Politico New Jersey - The federal Bureau of Ocean Energy Management's announcement last week that it would auction 344,000 acres of ocean off the coast of New Jersey for wind power should have been met with enthusiasm by clean energy advocates and environmental groups. Instead, it served only as a reminder that offshore wind development has languished in a bureaucratic mire for the better part of Gov. Chris Christie's tenure and critics say it will likely remain there until he leaves office. Read more.
New Jersey 101.5 - Stuart Farell, director of the Coastal Research Institute at Richard Stockton University said high tides this past week are being pinned on astronomy and the moon being as close to earth as it gets, and in perfect alignment with the sun. Farell says erosion has been mild ever since 2012 and the federal government has had something to do with that. "The Army Corps of Engineers has been heavily involved and literally placed tens of millions of yards of sand on the beach following hurricane Sandy." Farell said. He said the Army Corps of Engineers essentially manages at least 80 percent of the developed New Jersey Coastline, and it has extended its work to cover several new places, which are being worked on at the present time. Read more.
Maine News - Two scientists at the University of Hawaii at Manoa's International Pacific Research Center along with their colleagues from Commonwealth Scientific and Industrial Research Organization in Australia conducted a study, exploring sea level rise in the Pacific Ocean. Computer modeling experiments and tide-gauge analysis were done by Matthew Wildlansky, Axel Timmermann, and Wenju Cai for understanding the culprit for likely frequent extreme inter-annual sea level swings. A behavioral change of the El Niño phenomenon and its characteristic Pacific wind response has been projected by the study trio. Read more.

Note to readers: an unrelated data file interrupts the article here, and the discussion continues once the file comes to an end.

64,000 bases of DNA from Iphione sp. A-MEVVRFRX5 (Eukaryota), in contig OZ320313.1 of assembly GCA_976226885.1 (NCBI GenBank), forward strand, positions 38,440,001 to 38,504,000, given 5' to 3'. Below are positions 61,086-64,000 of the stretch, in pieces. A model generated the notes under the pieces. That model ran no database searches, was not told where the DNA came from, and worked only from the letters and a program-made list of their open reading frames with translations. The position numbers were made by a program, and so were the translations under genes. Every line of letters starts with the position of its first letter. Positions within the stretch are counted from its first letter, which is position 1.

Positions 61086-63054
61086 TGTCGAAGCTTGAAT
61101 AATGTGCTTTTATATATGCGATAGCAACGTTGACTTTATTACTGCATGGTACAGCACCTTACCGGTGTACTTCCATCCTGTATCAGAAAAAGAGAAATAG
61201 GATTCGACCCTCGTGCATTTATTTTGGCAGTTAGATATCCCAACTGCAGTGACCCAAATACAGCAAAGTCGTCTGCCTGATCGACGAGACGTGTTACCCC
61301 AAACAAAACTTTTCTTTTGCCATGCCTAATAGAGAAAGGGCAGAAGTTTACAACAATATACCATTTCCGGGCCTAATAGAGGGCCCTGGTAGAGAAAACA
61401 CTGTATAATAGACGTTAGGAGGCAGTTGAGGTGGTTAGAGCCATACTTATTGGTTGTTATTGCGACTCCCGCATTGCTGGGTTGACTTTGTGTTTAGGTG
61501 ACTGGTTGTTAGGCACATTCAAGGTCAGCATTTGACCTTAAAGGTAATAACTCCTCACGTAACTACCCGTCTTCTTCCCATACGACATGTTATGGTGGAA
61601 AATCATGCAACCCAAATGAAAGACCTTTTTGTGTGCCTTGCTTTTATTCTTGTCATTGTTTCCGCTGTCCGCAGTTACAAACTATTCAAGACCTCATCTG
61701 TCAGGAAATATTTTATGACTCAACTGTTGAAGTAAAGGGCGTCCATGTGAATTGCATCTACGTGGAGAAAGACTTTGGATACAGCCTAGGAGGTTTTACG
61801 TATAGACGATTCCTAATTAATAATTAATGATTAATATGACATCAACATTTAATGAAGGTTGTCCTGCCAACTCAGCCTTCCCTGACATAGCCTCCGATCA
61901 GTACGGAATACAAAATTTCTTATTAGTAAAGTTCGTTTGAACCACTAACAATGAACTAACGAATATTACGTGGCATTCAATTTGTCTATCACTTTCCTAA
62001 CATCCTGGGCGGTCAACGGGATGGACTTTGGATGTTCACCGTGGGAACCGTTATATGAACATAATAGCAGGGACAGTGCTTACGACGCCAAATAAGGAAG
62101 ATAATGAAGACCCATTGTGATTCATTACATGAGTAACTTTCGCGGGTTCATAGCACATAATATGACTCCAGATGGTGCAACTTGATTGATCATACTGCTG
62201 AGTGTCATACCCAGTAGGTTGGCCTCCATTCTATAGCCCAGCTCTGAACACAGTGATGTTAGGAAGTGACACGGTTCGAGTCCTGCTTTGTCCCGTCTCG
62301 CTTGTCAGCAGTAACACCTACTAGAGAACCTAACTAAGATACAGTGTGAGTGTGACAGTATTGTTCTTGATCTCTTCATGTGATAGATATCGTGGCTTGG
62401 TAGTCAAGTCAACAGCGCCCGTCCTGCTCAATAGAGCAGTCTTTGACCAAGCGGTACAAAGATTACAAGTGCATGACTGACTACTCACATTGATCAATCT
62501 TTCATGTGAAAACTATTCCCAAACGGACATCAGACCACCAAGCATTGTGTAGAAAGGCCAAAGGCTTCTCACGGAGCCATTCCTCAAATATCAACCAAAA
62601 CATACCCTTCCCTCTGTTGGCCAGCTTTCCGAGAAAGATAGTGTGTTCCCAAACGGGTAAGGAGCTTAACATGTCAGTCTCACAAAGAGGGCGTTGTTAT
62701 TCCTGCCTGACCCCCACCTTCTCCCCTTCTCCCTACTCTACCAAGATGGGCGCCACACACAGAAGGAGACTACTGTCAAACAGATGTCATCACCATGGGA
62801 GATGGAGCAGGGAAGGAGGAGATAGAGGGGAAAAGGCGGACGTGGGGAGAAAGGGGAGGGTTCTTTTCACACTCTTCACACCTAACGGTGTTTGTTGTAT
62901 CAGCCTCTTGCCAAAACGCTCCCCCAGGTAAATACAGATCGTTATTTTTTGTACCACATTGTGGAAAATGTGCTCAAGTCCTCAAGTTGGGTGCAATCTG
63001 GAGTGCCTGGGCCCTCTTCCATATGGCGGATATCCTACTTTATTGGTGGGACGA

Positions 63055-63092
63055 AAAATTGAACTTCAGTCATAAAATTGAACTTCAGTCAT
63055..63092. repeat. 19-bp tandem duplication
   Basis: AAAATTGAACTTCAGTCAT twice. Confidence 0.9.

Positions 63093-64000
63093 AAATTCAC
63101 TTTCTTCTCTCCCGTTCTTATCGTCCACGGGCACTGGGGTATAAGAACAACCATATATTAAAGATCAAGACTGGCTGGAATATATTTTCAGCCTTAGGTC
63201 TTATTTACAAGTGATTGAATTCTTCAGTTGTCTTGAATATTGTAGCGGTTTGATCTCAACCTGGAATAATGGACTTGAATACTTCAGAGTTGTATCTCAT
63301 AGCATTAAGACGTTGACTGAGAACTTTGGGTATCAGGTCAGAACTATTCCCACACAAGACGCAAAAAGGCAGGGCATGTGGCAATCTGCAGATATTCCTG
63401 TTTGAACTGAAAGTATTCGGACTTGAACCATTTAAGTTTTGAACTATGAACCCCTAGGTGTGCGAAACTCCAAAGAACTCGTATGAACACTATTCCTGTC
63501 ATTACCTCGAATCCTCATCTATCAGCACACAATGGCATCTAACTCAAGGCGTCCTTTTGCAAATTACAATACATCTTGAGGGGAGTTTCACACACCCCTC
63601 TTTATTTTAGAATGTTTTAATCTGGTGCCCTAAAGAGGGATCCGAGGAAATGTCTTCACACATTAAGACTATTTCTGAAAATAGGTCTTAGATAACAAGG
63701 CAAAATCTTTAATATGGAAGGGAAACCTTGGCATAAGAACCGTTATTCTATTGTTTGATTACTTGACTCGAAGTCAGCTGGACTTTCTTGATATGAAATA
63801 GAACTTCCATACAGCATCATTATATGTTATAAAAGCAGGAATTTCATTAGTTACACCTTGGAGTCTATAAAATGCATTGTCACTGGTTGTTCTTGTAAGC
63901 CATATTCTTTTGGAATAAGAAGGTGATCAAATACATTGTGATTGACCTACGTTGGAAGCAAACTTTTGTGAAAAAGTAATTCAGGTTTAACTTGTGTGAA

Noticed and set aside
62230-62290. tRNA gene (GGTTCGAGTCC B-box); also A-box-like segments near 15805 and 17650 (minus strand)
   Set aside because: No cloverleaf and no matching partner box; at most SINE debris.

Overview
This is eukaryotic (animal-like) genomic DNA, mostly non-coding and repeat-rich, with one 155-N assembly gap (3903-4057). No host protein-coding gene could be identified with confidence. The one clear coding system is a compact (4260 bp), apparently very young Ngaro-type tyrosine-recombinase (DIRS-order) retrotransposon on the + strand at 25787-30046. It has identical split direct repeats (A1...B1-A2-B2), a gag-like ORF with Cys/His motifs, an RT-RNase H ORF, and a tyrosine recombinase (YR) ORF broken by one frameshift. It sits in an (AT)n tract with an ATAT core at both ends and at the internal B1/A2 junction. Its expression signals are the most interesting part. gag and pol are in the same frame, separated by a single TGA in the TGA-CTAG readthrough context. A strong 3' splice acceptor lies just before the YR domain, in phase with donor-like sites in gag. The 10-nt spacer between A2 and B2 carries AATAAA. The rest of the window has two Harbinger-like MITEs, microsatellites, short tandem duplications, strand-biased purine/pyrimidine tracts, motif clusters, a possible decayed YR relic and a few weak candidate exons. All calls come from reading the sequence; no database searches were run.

Phys Org - University of Delaware faculty from the College of Earth, Ocean, and Environment (CEOE), the College of Engineering and the Alfred Lerner School of Business and Economics say that the U.S. has fallen behind in offshore wind power. The UD professors, who are all affiliated with UD's Center for Carbon Free Power Integration (CCPI), reported their findings in an invited paper that appeared this week in the prestigious journal Proceedings of the National Academy of Sciences. Read more.
OPB - Oregon is unprepared for the tsunami that could follow a Cascadia Seduction Zone earthquake. The megaquake has a 1-in-3 chance of hitting in the next 50 years. An analysis by OPB earlier this year found that about a third of schools, hospitals, police and fire stations along the Oregon coast are within the potential tsunami zone. But the official maps of Oregon's tsunami inundation zone are 20 years old. They contain a single regulatory line. On one side, coastal communities can build new schools, hospitals, police stations and critical infrastructure. On the other side, they generally can't. Read more.